I hear that a normal person has a bowel movement at least once a day. Is this true?No. In fact, anywhere from three times a day to three times a week is considered “normal.”
What you should be most concerned with is what is most normal for you. Your bowel frequency may change slightly from time to time, which is nothing to worry about. Drastic changes, however, may be cause to seek medical advice.
What’s the best way to prevent gas?There’s no single way to prevent gas altogether, but paying close attention to what you eat, and how your body reacts to it, is a good first step. Watch also what you drink. Carbonated drinks such as soda and beer can cause gas. Be sure to get plenty of ex-ercise, as this will help your body eliminate gas in a healthy, natural way.
I tend to get traveler’s diarrhea every year. How can I avoid it?Traveler’s diarrhea is common among international travelers (in fact 20 to 50 percent of these travelers will experience traveler’s diarrhea). But traveler’s diarrhea is not just limited to international travelers; anyone is at risk if eating undercooked food from street vendors and even food at buffets. In all of these conditions, bacteria are present and can cause traveler’s diarrhea. Simply stated, watch what you eat when you travel to avoid traveler’s diarrhea.
Many abdominal pains, especially those caused by diarrhea, constipation, and gas, can easily be prevented by following a few simple lifestyle guidelines. To reduce your inci-dence of abdominal pain, try the following:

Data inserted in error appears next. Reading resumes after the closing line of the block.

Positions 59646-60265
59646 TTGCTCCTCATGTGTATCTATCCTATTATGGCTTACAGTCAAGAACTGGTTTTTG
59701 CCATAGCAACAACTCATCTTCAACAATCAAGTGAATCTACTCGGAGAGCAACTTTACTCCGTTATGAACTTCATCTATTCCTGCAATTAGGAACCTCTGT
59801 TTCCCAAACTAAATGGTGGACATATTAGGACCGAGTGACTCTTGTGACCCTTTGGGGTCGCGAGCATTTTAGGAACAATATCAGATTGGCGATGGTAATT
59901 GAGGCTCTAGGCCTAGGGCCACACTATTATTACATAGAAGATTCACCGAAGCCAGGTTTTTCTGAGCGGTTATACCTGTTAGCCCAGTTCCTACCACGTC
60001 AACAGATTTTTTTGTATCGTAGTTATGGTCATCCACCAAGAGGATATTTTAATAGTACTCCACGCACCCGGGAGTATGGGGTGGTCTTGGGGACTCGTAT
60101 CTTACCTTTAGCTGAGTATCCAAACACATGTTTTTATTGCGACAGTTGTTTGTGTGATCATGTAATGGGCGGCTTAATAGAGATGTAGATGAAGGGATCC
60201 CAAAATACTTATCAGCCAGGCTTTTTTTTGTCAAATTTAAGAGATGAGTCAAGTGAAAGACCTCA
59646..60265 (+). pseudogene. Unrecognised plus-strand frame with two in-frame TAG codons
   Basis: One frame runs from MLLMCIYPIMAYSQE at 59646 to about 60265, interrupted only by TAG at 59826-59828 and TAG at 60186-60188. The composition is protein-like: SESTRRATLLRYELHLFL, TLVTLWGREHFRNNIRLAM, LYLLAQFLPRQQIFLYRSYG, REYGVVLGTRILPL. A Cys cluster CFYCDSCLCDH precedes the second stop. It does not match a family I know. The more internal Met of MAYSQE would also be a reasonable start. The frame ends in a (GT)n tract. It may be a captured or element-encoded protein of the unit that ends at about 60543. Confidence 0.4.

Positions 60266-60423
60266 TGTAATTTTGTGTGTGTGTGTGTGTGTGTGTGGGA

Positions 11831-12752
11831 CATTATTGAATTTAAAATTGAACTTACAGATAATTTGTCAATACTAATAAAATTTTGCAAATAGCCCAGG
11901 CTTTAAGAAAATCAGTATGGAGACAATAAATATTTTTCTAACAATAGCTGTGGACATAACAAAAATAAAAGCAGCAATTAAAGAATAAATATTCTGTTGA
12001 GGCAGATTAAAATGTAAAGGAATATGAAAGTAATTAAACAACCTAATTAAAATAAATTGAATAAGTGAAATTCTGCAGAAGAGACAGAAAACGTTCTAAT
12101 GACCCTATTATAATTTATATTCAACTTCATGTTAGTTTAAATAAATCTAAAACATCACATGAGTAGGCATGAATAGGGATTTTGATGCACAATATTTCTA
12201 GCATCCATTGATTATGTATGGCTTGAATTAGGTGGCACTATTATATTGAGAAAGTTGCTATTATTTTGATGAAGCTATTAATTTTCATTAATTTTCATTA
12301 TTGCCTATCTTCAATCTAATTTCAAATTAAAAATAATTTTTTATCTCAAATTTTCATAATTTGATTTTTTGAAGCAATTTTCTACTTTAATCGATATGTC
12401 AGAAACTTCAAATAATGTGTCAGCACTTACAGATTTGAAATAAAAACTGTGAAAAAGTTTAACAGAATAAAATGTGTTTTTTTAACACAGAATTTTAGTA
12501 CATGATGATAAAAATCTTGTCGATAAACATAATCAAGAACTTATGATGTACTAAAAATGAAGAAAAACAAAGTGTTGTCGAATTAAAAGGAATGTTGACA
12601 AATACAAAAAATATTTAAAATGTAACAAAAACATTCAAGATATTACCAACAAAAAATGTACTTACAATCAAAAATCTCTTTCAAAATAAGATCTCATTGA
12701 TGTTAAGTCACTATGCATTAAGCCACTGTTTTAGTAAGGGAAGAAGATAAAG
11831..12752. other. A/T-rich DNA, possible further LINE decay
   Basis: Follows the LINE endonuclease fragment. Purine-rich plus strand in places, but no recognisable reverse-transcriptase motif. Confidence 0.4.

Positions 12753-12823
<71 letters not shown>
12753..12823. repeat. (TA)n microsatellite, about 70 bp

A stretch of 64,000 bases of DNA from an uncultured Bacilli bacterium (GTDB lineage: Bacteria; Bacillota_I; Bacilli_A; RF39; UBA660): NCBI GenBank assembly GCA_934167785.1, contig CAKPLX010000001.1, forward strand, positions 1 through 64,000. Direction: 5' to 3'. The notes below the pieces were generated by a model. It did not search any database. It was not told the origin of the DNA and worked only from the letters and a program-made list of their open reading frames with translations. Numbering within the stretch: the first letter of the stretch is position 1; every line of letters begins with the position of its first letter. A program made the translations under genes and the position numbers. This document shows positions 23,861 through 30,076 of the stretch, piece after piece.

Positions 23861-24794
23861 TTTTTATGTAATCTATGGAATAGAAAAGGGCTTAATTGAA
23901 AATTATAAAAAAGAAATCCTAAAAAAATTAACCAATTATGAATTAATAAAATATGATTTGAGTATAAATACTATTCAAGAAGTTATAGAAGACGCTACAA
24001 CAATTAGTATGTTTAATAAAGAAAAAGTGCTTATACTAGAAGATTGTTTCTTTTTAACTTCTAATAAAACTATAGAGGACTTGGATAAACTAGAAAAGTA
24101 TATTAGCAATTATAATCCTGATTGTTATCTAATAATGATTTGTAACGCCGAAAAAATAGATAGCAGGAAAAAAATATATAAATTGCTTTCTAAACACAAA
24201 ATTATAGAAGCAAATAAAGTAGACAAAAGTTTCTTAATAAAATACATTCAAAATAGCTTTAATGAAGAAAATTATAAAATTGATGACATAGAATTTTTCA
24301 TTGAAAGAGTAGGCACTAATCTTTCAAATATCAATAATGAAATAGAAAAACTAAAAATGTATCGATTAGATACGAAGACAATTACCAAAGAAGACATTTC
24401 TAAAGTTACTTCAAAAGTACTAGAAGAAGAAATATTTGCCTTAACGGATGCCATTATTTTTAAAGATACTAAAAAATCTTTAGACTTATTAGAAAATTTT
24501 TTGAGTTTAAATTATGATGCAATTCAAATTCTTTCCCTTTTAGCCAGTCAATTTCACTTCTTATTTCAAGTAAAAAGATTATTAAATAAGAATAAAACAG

For years, stomach ulcers were a mystery—nobody really knew what caused them. Some thought it had much to do with diet, while others believed excessive smoking and drinking was the culprit. And almost everyone suspected stress.
As it turns out, everybody was right—almost. While lifestyle factors, such as those mentioned above, make ulcers more likely to appear, ulcers are actually caused by a bacteria named H. pylori. Some ulcers are also caused by overuse of aspirin and other over-the-counter pain relievers.
An ulcer is a sore in the lining of the digestive track that can be quite painful. Burning pain in the abdomen is frequent with an ulcer, as are dark, red stools caused by bleeding in the stomach. If you suspect that you have an ulcer, make an appointment to see your healthcare provider. He or she can provide a treatment regimen that’s right for you.
Of course, prevention is always the best route to take. Make ulcers less likely by quitting smoking, limiting alcohol use, and watching the amount of over-the-counter pain relievers you consume.